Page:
The upcoming political debates don’t appear to have much significance to the people of St George North.
In fact, most of those in the constituency who spoke to Barbados TODAY indicated they had already made up their minds on which candidate they would vote for in the November 11 by-election.
Four candidates – Toni Moore of the Barbados Labour Party (BLP), the People’s Party for Democracy and Development’s (PdP) David Walrond, Grenville Phillips II of Solutions Barbados, and the Barbados Free Party’s Alex Mitchell – have already confirmed their participation in the live televised debates scheduled to take place on October 29 and November 6 at the Lloyd Erskine Sandiford Centre.
The Democratic Labour Party (DLP) candidate, Floyd Reifer and Ambrose Grosvenor of the United Progressive Party (UPP) have opted not to take part in the debates.
When a team from Barbados TODAY visited some of the communities in the constituency, all those interviewed said they already knew who was getting their vote.
A resident of Arthur’s Road, Parish Land, who gave his name as Mr Graham, said while he would listen to the debates they would not have an impact on his decision.
“I listen to the radio and the candidates already come through here so the debate isn’t really an issue for me. I will still watch it on my TV but it’s not that big a deal for me one way or another,” he said.
Elwin Browne, who lives just a stone’s throw away, also said his mind was already made up.
“Debate? I know Reifer. He born bout hey and I beating home drums first. I does watch and listen to the radio and television but my mind made up,” he said.
His friend Kelvin Clarke was of the same view.
He said he would be voting for Reifer because of his closeness to the community.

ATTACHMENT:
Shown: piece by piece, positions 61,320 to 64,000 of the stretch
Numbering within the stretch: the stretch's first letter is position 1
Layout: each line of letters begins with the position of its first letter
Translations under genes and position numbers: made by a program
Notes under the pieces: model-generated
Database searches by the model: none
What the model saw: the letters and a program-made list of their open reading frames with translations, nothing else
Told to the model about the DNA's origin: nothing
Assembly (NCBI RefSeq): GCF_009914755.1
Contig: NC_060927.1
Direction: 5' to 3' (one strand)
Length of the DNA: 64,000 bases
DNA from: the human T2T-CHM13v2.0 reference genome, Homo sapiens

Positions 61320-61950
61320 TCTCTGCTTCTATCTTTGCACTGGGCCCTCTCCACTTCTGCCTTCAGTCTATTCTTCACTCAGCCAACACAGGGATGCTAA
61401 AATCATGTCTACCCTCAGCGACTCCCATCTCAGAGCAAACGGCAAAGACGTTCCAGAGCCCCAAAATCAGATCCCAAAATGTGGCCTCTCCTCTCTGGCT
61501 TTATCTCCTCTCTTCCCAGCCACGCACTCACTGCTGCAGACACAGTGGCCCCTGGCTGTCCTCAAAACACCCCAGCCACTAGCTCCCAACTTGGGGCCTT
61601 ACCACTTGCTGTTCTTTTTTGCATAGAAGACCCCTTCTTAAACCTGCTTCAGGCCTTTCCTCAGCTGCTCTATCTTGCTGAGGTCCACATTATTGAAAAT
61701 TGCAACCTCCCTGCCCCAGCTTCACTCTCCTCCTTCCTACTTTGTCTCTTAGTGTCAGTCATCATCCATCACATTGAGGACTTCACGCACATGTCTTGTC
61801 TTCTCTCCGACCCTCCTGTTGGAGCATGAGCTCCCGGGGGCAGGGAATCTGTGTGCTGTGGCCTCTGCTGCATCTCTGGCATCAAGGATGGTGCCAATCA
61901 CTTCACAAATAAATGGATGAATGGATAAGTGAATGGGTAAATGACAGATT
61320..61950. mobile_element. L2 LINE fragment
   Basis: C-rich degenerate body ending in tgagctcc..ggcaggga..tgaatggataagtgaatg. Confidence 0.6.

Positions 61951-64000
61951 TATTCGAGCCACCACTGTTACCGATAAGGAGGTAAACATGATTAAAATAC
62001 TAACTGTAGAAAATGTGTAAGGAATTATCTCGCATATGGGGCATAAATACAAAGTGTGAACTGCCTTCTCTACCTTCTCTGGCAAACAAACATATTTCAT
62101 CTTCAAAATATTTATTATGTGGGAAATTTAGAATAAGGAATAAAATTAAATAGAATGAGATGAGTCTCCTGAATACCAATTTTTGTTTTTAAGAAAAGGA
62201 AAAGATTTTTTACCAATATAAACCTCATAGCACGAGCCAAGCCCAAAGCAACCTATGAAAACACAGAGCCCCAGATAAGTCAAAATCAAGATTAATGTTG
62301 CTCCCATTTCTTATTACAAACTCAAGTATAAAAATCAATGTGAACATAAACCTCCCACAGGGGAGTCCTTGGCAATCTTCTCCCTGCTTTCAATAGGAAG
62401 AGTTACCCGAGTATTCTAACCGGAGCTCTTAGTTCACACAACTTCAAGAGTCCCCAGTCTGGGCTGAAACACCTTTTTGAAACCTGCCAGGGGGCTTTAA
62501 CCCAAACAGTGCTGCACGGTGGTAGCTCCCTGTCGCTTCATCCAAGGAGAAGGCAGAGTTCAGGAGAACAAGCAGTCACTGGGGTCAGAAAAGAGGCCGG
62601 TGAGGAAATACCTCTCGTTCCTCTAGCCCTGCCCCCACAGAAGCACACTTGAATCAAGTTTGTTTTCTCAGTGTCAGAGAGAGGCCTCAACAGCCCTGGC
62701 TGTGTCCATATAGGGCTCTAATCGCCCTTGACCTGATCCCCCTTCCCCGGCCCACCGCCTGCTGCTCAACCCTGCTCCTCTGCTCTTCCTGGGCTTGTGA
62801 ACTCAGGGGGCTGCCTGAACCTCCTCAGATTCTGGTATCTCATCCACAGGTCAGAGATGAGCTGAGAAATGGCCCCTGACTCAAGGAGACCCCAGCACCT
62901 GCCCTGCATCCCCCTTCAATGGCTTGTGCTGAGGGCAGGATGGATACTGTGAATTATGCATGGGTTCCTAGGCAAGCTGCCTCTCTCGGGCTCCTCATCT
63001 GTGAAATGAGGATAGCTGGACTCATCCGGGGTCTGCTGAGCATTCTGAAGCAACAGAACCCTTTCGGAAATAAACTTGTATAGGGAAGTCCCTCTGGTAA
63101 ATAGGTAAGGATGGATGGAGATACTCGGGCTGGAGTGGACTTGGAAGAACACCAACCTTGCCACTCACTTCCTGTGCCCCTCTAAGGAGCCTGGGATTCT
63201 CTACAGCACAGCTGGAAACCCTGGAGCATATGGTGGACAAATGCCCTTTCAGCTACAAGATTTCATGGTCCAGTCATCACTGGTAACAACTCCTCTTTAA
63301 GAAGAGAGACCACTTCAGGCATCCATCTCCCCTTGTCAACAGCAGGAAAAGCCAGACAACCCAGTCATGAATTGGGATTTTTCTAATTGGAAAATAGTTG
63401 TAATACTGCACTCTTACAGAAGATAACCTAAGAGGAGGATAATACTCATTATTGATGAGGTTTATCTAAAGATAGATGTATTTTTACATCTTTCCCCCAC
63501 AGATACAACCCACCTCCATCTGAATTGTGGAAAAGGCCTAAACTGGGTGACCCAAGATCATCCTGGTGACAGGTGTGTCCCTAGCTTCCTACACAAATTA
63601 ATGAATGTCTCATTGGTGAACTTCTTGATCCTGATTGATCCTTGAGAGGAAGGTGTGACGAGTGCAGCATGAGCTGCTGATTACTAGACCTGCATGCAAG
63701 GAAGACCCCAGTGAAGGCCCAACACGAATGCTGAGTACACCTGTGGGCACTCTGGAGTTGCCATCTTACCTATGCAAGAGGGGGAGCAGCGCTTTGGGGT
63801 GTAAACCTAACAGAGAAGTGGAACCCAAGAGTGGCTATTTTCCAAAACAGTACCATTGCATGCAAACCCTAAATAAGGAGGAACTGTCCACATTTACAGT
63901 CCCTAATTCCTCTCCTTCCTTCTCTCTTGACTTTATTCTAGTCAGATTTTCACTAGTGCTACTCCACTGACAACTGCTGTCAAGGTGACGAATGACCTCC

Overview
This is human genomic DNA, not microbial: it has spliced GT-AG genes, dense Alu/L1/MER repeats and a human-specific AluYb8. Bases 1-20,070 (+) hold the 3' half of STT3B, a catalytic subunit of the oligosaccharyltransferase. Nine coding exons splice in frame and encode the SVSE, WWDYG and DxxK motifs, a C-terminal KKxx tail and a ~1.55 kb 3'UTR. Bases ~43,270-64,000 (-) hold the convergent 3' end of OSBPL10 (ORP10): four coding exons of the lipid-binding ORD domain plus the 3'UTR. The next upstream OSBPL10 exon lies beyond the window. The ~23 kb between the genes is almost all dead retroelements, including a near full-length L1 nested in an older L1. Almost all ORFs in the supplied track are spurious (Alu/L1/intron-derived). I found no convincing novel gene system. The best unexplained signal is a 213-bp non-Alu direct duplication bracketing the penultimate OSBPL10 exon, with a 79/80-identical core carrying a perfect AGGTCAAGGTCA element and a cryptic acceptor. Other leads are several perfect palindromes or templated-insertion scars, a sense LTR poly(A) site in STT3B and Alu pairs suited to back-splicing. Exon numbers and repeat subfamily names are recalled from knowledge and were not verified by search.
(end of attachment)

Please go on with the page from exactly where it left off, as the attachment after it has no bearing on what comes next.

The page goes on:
“I don’t need a debate to tell me who to vote for. It will be interesting to listen to, but Reifer won’t be on it but I will still be voting for him,” Clarke said.
While not revealing his choice of candidate, a resident of Bridge Cot Terrace, who declined to give his name, told Barbados TODAY he saw no need for a debate in a by-election.
The middle-aged man said such an event should only be staged for a general election involving all party leaders.
“I’ve never seen a debate for two people running in an election. Let the head of the DLP, the head of the BLP, the head of Solutions and the heads of the rest, they should have the debate,” he said.
“All of a sudden they call a debate. We have roads that need fixing so let them come and deal with that. No debate ain’t gine make no difference.”
One lady who said she resided in Airy Hill but declined to give her name, also said she believed most constituents already knew who they would vote for.
She said while she would have loved to see all the candidates participate in at least one of the debates, it would make little difference in who voters selected.
“People already know who they are voting for. The candidates have been canvassing for a while so we already know what they are offering,” she said.
“The majority of people vote for a particular party, so regardless of who that person puts forward they will still get the vote, so I don’t expect the debate to change much.”
A resident of Lower Estate who said he did not want to give his name for fear of victimisation, also said he was decided.
He said that after listening to all the candidates who had visited the area, he made his decision based on who he believed had the best offerings.